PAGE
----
“Subjecting all offenders, regardless of their future risk, to onerous reporting requirements, random compliance checks by police, and internal stigma, goes further than what is necessary to accomplish the goal of protecting the public,” wrote Madam Justice Andrea Moen, of Alberta’s Court of Queen’s Bench. “The law as it stands will now place Mr. Ndhlovu on police radar for the rest of his life anytime a sexual offence is committed by a black man of average height in his neigbhourhood. I find that requiring him to register bears no connection to the object of assisting police officers in the investigation or prevention of future sex crimes.”

Ndhlovu’s legal battle isn’t over, though. Another hearing is scheduled for April 10, during which the Crown will argue that if automatic inclusion is unconstitutional, it is a reasonable limit under Section 1 of the Charter that is “justified in a free and democratic society.” Whatever the outcome, a further appeal seems certain. “It is a very compelling case,” says Erin Sheley, a law professor at the University of Calgary. “I would be shocked if this didn’t end up needing to be weighed by the Supreme Court.”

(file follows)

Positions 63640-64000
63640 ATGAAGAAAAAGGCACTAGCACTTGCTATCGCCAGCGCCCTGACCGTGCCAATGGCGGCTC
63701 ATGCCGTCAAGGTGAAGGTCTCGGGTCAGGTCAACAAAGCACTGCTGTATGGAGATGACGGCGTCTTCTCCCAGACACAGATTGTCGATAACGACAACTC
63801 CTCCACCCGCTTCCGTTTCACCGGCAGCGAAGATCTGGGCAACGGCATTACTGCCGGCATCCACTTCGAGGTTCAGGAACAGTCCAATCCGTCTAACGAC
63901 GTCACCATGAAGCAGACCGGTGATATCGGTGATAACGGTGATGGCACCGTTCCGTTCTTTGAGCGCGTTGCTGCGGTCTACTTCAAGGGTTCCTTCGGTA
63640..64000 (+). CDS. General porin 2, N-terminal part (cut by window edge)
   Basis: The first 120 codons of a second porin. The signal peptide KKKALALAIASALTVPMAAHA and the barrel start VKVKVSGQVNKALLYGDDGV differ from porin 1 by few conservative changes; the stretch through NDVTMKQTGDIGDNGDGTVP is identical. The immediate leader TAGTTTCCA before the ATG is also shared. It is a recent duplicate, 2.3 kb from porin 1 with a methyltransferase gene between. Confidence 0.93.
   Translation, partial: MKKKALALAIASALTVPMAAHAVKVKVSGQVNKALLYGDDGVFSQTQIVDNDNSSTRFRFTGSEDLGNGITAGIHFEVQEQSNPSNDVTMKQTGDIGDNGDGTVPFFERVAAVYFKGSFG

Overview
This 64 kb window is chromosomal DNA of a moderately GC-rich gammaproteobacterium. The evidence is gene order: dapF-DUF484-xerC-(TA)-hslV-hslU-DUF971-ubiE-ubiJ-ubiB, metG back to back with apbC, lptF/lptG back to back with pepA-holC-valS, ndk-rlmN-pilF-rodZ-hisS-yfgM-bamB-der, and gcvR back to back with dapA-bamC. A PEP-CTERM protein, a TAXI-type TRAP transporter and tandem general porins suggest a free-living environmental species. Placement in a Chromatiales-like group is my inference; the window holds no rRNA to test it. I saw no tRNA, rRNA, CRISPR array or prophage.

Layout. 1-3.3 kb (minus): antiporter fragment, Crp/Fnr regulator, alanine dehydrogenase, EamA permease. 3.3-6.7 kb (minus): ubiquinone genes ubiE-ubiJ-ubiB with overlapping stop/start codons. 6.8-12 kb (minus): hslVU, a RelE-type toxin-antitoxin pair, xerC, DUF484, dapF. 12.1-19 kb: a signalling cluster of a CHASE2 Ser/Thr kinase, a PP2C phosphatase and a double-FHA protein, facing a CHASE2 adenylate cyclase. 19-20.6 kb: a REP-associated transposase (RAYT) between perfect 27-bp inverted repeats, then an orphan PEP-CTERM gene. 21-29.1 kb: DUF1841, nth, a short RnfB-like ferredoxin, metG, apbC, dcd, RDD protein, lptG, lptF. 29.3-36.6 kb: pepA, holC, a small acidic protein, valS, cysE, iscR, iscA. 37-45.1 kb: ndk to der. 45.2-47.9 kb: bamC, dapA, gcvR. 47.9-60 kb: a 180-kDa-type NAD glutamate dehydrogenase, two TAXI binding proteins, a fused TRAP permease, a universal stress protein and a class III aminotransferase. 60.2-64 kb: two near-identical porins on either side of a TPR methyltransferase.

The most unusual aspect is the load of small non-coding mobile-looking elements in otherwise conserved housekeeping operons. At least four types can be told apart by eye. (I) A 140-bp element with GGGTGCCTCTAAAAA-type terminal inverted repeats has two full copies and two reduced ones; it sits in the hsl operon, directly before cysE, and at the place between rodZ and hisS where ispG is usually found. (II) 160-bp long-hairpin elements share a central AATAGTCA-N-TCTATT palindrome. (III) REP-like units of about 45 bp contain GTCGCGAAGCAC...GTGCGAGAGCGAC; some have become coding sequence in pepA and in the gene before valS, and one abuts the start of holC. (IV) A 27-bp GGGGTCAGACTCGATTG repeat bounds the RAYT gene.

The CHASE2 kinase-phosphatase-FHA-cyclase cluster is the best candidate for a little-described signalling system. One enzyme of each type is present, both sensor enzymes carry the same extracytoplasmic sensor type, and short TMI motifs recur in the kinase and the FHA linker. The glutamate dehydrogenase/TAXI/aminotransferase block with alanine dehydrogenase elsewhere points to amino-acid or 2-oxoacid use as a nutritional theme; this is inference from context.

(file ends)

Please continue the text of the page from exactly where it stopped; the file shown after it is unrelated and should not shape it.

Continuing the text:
At the heart of the legal arguments is a question that has divided policymakers since before the registry even launched in 2004: Should every convicted sex offender be automatically added to the system? Or should judges have the leeway to decide who makes the cut, taking into account the circumstances of the crime and the specific danger posed by the perpetrator?

When Jean Chrétien’s Liberals first envisioned the database, and Paul Martin’s government launched it, inclusion was discretionary—because the feds feared this very sort of challenge. Under the original rules, a prosecutor had to ask a judge to issue a registration order, and the judge could refuse (if the impact on the offender would be considered “grossly disproportionate to the public interest” of having that person registered). The result? Hundreds of convicted rapists, pedophiles and child pornographers were left off, either because a Crown did not apply or a judge did not approve. As the Mounties later warned in one internal memo, released under the Access to Information Act: “There is a fear that some offenders who do pose a risk are falling through the cracks.”

After a 2008 Maclean’s investigation exposed severe shortcomings in the program—including the revelation that so many convicted offenders were not being registered—Stephen Harper’s Conservatives promised an overhaul (a subsequent RCMP briefing note credited the “highly critical article in Maclean’s magazine” for drawing political attention to the registry’s flaws). Among the sweeping legislative changes that took effect in 2011 was automatic inclusion, with no exceptions.